Introduction

The ITFA Digital Negotiable Instruments Initiative

An introduction to Digital Negotiable Instruments

In April 2020 the International Trade and Forfaiting Association (ITFA) released the first edition of this manual closely followed by a paper setting out the Digital Documents (dDOCs) standards which looked at how to practically implement the digitized instruments covered by the manual.

We are now publishing the second edition of the manual incorporating the dDOC specifications in one document to spread awareness of the valuable and implementable resources it contains.

In June, ITFA stated that:

“The need for more and better technology has never been clearer. The fragility of supply chains, small and medium enterprise (SME) finance, and world trade has never been more exposed. The World Trade Organization (WTO) estimates that 80 – 90% of world trade depends on trade finance, yet the best-known measure of the global funding gap developed by the Asian Development Bank of around $1.5 Trillion has persisted for a number of years (other measures put the gap much higher).”

Since then, what the United Nations is calling the “Great Disruption” has seen global gross domestic product (GDP) fall by 4.3%. The pandemic has, however, served to focus attention on the need to digitize world trade both to save costs and improve resilience. While much of the focus has been on physical manufacturing processes, leveraging new additive processes and the Internet of Things (IoT), the financial supply chain must also be digitized. This manual is a step in this direction.

Sections 2 and 3 set out how the technology works and what is required to replace paper originals with digital originals. Whilst it is recommended that the combined use of cryptography and distributed ledger technology (DLT)  or blockchain, other types of technologies can be employed too. These sections have been written by André Casterman, Founder and MD, Casterman Advisory and head of the ITFA Fintech Committee.

Appendix 1 sets out an analysis of the law by our legal advisers, Sullivan, and a proposed solution to the issues discussed.  We support this solution. ITFA continues to lobby for a change in the law in England and has had fruitful discussions with the Law Commission which is acting on a mandate from the UK Government. A copy of a letter received from the Ministry of Justice is attached in Appendix 3.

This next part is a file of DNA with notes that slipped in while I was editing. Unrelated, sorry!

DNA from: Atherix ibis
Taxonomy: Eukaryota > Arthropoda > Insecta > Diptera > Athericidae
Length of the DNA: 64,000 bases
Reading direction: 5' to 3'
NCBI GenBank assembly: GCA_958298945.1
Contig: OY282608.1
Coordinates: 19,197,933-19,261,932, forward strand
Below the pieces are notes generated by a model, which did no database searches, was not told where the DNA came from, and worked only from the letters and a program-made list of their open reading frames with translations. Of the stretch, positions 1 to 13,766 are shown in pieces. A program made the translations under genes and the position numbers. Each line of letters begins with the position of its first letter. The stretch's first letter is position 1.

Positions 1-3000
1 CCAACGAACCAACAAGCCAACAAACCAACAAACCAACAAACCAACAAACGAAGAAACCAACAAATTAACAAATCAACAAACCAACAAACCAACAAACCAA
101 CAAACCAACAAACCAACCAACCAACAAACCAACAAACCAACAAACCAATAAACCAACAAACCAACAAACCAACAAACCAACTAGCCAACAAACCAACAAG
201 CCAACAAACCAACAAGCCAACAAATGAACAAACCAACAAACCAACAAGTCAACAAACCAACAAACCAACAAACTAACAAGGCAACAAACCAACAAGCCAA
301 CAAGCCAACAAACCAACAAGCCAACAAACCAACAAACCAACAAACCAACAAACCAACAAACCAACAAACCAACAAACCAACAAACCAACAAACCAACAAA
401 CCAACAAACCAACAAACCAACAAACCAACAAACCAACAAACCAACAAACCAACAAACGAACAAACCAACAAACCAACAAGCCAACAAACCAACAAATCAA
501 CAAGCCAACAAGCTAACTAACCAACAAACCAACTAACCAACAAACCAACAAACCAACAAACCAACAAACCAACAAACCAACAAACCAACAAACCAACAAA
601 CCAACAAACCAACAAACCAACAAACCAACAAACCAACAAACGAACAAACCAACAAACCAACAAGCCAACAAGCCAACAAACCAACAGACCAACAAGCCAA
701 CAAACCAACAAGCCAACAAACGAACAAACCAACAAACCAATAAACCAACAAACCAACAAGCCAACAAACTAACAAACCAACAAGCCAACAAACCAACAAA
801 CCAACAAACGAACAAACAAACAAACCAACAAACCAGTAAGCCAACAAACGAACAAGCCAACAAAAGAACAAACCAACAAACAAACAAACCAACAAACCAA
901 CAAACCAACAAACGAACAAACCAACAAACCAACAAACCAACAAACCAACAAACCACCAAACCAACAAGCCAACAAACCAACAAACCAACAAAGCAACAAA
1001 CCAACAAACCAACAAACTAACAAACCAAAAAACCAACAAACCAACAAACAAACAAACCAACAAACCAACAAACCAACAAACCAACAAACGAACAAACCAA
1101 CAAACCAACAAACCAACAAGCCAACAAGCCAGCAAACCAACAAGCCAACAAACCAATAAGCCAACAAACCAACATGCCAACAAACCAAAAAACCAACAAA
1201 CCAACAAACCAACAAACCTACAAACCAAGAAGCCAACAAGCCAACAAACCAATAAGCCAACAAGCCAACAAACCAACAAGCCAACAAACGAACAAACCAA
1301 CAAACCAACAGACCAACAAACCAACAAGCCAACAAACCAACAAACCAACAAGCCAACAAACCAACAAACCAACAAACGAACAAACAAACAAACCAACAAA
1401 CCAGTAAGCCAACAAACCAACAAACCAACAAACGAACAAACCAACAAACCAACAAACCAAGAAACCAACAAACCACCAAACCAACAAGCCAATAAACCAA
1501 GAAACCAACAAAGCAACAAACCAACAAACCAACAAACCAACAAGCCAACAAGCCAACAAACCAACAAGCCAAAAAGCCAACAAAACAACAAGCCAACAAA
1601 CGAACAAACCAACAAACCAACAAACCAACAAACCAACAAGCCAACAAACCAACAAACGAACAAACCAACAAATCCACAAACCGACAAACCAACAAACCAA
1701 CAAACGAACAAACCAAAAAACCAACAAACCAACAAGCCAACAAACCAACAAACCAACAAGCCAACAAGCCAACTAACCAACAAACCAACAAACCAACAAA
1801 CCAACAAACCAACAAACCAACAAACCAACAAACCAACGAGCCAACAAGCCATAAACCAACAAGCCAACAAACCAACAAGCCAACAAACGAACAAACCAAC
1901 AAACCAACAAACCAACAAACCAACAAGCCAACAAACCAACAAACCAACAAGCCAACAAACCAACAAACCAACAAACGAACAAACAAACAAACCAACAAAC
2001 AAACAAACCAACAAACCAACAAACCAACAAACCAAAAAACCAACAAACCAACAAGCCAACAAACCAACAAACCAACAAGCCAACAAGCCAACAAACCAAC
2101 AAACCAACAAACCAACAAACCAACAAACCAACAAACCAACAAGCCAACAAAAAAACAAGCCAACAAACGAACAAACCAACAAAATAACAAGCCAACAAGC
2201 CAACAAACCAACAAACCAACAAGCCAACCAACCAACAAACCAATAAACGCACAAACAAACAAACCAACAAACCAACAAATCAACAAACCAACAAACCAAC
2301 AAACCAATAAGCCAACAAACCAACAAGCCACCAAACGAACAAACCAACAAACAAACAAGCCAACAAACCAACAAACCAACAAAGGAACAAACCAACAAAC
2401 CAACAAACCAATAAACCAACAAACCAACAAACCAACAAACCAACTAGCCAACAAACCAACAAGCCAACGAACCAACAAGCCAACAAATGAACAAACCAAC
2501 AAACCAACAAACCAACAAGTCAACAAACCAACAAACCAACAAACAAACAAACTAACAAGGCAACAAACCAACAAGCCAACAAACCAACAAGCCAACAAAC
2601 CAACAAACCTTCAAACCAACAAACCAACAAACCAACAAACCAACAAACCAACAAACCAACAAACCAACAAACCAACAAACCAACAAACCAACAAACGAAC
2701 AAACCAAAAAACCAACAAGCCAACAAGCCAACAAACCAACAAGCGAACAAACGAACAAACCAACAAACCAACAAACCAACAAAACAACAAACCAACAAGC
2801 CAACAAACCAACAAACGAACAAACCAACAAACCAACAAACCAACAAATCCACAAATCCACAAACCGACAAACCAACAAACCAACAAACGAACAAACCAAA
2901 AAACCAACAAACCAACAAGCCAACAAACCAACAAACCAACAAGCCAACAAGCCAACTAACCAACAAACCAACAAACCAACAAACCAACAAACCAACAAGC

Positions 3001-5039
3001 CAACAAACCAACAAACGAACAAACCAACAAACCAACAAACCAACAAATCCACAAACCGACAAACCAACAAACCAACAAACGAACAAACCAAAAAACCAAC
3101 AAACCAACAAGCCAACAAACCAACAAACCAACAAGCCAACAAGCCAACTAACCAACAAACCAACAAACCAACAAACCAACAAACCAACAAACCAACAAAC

The solutions set out in Appendix 1 shows how to create functional equivalents of bills of exchange and promissory notes under the English Bills of Exchange Act 1882 (BoE 1882) in digital form. The foundation for such equivalents is explained in paragraph 9 of Appendix 1; the template wording for a digital equivalent of a promissory note is set out in Appendix 2 Part 1 and the wording for a bill of exchange in Appendix 2 Part 2. These equivalents are referred to in this paper as Electronic Payment Undertakings (ePUs). These constitute a type of Electronic Negotiable Instrument (eNI).

These functional equivalents will need to be used as, at least in the UK and despite the engagement of the UK government and the Law Commission, the legislative time needed to pass the change in law will not be available until 2022, in all likelihood.

It is worth reminding readers why it was chosen to investigate and solve the position under English law. This is simply because English law is one of the most widely used systems of law in international trade. Common law countries globally tend to have a system very similar to English law; around 40% of the world’s legal systems are based on or inspired by English law. Hence, the discussion in Appendix 1 and the solutions suggested will be of broad relevance and application. Further legal research is required to evaluate the acceptability of these digital equivalents in other jurisdictions.

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Contents

Access trade, receivables and supply chain finance

We assist companies to access trade and receivables finance through our relationships with 270+ banks, funds and alternative finance houses.
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